2012 Obama & 2004 Bush – Lessons & Risks

We are disappointed. We had hoped for a Romney victory. Our case was simple. Romney understood America’s largest, most intractable problem and he was committed to solve it. We don’t believe President Obama understands or cares.

The problem is America’s massive debt burden, now higher than America’s GDP. It needs to be cut before it becomes a structural problem. The rest of the world is worse off than we are. And the choice before America is to follow the rest of the world into a crisis or take the painful medicine today. We favor the second because that has been the American way, Lincoln’ way. And because, a serious tax reform & debt deal would lead to a decade of American economic primacy, similar America’s primacy in the post WWII decade.

Mitt Romney understood this and he would have, we think, become a very effective President. He will not have that chance, because he did not understand the transformation of America from a democracy to an electocracy. And he also made the worst mistake that any Private Equity guy can make. He hired a second rate team that ran a second rate effort with old obsolete technology.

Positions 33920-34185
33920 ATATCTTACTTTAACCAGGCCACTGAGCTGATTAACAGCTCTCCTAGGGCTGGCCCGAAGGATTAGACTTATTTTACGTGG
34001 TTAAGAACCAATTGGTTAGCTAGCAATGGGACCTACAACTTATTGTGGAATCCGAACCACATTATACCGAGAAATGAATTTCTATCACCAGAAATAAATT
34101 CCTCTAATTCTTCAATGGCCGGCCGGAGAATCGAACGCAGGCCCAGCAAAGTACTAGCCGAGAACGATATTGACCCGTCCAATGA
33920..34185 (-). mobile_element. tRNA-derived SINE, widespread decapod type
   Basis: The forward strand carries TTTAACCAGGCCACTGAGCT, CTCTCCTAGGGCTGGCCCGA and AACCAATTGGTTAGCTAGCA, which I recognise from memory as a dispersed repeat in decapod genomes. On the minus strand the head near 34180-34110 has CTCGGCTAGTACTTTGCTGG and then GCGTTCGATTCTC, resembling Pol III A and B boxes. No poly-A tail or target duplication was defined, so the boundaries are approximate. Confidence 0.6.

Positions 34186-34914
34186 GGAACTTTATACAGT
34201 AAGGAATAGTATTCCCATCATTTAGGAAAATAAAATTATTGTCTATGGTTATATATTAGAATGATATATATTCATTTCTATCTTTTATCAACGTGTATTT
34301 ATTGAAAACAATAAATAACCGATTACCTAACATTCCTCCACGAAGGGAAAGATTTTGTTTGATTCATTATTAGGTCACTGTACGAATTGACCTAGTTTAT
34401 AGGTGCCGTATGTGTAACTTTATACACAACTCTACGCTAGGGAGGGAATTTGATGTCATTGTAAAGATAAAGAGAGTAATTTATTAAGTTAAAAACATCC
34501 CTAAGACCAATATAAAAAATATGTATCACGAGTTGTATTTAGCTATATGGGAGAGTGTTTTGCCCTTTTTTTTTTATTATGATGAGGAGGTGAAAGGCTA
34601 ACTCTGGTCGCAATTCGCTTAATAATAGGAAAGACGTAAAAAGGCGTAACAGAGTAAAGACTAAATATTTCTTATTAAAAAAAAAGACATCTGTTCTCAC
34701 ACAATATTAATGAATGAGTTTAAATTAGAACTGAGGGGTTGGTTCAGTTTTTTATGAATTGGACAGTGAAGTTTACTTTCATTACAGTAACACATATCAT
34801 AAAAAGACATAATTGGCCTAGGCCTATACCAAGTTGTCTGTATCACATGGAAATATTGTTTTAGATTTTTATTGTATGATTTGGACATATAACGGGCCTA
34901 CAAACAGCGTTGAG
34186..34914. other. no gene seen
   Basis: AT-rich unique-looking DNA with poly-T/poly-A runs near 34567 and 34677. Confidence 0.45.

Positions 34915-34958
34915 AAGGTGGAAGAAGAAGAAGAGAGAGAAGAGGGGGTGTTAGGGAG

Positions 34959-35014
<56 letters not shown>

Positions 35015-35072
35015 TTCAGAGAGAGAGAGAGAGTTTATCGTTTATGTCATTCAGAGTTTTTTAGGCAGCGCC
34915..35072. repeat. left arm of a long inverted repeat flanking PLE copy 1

With his 47% comment, Governor Romney showed he intellectually understood today’s America. But he did not get it and his campaign brain trust did not get it all. In contrast, President Obama and his campaign were made for today’s electocracy.  They have changed the nature of Presidential campaigns with their focused strategy, their tactics and their determined use of quantitative computer-driven behavior analysis.

The more intelligent general staff, the better prepared army and the more advanced technology won the 2012 battle.

Democracy vs. Electocracy

The essence of Democracy is merging of divergent interests into one path for the society as a whole. A successful campaign in a democracy invites all segments of society to come together for the good of the nation. This is what Ronald Reagan did in 1980 and also what Barack Obama did in 2008.